Sunday, 31 March 2013

1/3000 Ship bases

Here is an illustrated guide to how I made and painted bases for my 1/3000 scale pre-dreadnought ships.  The models shown (except for the heading picture which is the Japanese Asama) are all Spanish and American ships from the excellent War Times Journal line, and are based for Phil Barker's Damn Battleships Again (DBSA).

The bases are made from MDF and magnetic plastic. I usually use MDF and steel but these bases are large (2" x 4"). The bases are labelled underneath for temporary recognition purposes. The back edge of the base's topside is ruled off using a template. This is to ensure a flat surface where the final label is going to be stuck.

The base is painted with a thick application of an artist's material, Acrylic Gesso, which is used as a surface preparation and for thickening acrylic paints. 

It is allowed to dry/harden slightly for a few moments only.

A cocktail stick (toothpick), held horizontally, is impressed into the Gesso to create small waves. I work across the base in one direction and then back again. I do all my ship bases on the same diagonal.
It may be that even these small waves are actually overscale for 1/3000 ships but they create an effect which people expect, a sort of postmodern hyper-realism if you like.

The ship is then dropped onto the centre of the base while the Gesso is still wet, effectively sticking it in place. This works well for 1/3000 but might not with heavier models. The ship is also pushed forward slightly with the intention of creating a slight bow wave but I don't think this really works. It might work with larger scale models.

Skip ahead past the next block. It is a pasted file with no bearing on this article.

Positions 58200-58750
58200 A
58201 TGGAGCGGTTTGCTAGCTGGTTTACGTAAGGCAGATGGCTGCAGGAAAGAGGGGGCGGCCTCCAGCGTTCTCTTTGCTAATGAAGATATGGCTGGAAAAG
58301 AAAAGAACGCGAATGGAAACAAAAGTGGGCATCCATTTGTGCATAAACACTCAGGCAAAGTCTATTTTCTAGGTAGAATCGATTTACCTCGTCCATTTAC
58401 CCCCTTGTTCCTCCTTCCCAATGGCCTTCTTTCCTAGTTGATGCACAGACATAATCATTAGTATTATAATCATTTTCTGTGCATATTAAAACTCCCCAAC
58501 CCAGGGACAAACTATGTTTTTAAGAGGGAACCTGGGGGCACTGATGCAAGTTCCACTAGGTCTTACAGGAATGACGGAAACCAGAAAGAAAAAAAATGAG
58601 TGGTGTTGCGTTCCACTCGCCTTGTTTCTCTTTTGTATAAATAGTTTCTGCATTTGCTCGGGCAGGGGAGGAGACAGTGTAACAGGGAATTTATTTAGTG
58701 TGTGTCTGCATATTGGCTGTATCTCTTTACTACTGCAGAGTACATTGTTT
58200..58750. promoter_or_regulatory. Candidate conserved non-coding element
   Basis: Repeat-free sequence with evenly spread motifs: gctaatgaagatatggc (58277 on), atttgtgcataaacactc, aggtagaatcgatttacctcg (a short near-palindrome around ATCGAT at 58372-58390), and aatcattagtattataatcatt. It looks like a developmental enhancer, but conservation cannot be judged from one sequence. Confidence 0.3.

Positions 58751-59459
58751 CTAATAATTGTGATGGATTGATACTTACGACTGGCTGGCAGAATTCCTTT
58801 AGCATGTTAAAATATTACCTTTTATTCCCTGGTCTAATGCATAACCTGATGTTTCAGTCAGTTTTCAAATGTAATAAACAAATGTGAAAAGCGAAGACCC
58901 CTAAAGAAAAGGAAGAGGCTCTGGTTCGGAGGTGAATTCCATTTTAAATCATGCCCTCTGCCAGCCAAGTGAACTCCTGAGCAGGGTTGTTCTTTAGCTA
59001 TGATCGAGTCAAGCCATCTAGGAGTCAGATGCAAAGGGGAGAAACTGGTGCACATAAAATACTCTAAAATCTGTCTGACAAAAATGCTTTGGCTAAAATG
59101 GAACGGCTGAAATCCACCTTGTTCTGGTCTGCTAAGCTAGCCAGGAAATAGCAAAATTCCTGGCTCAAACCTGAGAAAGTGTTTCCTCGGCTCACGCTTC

The end of a cocktail stick is then used to scratch a wake.

The base is painted with Vallejo Gunmetal Blue. The use of this metallic colour - which I learnt from Alan Butler of A&A Game Engineering - creates an incandescent effect. This took a leap of faith but I think it works. I suppose you could mix the colour with the Gesso and cut out a stage but I don't fancy dropping my models into a gooey blue mess in case they land upsidedown! The bow wave, the area around the ship and the wake are carefully painted white with a small detail brush.

The tops of the waves are dry-brushed 'against the grain' with white.

The base is finally coated with Future/Klear acrylic floor pollish tinged with a drop of gunmetal blue to tone down the white (as in lower right area). That's it apart from sticking on the ID labels.


  1. That is a very interesting way to base ships - might need to 'copy' that one myself!

    And, thanks for following my blog!

  2. Hi El Grego and welcome. And thanks very much for adding me to your Blog List.

    As you may have noticed I'm currently planning to do some WW2 ships but in 1/6000. I think the wave effect might be very over-scale for them so I'm thinking of using transfers with a sea surface image. I also have a few Napoleonic ships on which I used crumpled tin foil, but the wave pattern from that is rather erratic.

  3. I just found this post and I will be borrowing this technique to base my 1500+ ship collection. The toothpick looks like a great way to make waves and seems much easier than trying to sculpt in waves. Do you have and pictures of the finished base with label? I'm still working out how my new labels will look and am still looking for inspiration.


    1. Hi Mike

      1500+ is impressive! Email me [name of blog] and I'll sort something out.